Special Guest: Gema Castellano, Director Informativos.net
When everything is on the move, it’s time for marketing to stop and think
These are not good times for the corporate world, mired in the depression of the domestic market and internationalisation plans full of paradoxes and unknowns to be cleared up. The changing trend in consumption-forced by the economic downturn and the evolution of new paradigms created by the continuous development of technology -generates uncertainty and, therefore, a revival, sometimes hysterical, of the natural tension between sales and marketing departments.
A few days ago I met a businessman who was forced to declare his business bankrupt at the beginning of the economic downturn in Spain, in 2007, but who discovered how to redirect his talent- ultimately reinventing himself-by exploiting the value of his contacts and knowledge acquired during his former professional life.
Now he is dedicated to helping Spanish companies to set up in the United Kingdom, with a very high rate of success and satisfaction.
Whilst providing me with some information on his new job, one thing-above all others-caught my attention. This businessman, having changed to a profession that for decades has been called an “intermediary” and that we now know as “broker”, “adviser” or even “influencer”-due to our penchant throughout the ages to define, in the most sophisticated way, each and every role in life-heartily lamented the inferiority complex invading Spanish companies when they go into foreign markets, their inability to recognise their own merits, their difficulties in communicating their products or business models, and because of this, their lack of prestige and inability to create added value.
The result is that the Spanish product, despite its quality, is bought only “by price”. And if the consumer can pay a little more, preference goes to an Italian or French product, even though it may be of inferior quality.
Surely, by now, the sales and marketing departments of companies in the process of internationalisation that are reading this article have already entered into in depth discussions and also, how could they not?, in conflict. It is to be expected. Because despite the interpretation of the theoretical rivalry in office meetings between “marketing” and “sales” as a positive and stimulating factor, the fact is that the usual way, especially in times of economic downturn, is to invest too much energy, resources and time blaming each other for mistakes that revile business results and impede attainment of the objective, which is simply to generate value for the company.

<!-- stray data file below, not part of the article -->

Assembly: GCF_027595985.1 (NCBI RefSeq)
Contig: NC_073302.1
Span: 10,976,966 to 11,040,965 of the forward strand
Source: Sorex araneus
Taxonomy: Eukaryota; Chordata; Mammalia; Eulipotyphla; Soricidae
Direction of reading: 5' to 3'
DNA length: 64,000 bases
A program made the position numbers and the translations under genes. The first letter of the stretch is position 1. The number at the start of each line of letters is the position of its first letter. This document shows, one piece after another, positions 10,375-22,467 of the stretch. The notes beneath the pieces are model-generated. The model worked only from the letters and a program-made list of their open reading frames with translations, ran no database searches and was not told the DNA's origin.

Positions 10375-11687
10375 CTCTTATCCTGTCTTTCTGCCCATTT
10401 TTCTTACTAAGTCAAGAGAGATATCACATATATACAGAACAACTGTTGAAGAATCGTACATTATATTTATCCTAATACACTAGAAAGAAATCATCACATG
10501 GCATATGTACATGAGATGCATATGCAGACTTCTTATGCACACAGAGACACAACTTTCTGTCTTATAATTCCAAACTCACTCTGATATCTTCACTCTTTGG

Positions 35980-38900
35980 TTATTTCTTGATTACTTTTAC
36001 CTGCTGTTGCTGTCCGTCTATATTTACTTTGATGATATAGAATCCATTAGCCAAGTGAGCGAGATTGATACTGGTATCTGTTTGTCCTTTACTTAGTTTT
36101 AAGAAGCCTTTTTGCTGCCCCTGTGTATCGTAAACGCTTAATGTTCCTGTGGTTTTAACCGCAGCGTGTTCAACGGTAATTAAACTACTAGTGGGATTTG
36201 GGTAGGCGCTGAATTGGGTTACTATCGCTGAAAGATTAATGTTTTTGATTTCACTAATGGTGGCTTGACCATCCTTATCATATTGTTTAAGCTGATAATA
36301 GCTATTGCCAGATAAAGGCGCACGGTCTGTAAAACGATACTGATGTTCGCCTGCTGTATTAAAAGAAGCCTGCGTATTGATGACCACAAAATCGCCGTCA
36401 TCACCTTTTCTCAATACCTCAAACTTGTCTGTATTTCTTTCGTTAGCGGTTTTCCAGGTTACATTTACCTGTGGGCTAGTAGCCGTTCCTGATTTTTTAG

However, it seems that both “marketing” and “sales” departments suffer an onset of vertigo when faced with the prospect of an absolute revolution in consumption patterns. What to do when markets and trends are changing so drastically that strategies expire before the expected result is achieved?
Maybe seeking help in “group” knowledge and observing the international strategies of the “big” corporations is now a more effective way to try to be creative and original. It’s a question of optimising resources. Large companies invest astronomical budgets into sophisticated market research to intuit new trends before they are consolidated, so it may not be a bad idea to follow their lead.
In this regard, it is worth mentioning the study by Bain & Company 2013
Luxury Goods Worldwide Market, which insists, for example, on data of transcendence such as that which asserts “the growth of the luxury market in America has surpassed that of China, for the first time in decades”.
“The hyper-growth of recent years was destined to ease off”, says Claudia D’Arpizio, shareholder in Bain & Company and author of the study. She adds “The upside for luxury brands is that they can now change their pvious strategy, which was very attached to maintaining the present frantic pace, to shift focus to planning for the future”. Main message. Slow down and reflect, because a strategy based on outdated truths leads, inexorably, to failure.
And of what use are these data for a medium-size company that wants to internationalise?
Let’s see. According to Claudia D’Arpizio, the future strategies of “big” companies are aimed at promoting “online” sales; they are immersed in this whilst calmly “rethinking” their future on the new international scene.
Many changes, too much information and high risk place marketing experts on the edge of a precipice, leading them often to blindly “try” or to do nothing at all out of fear. This is without the pressure from the company and sales department, which have the responsibility and obsession to sell at all costs.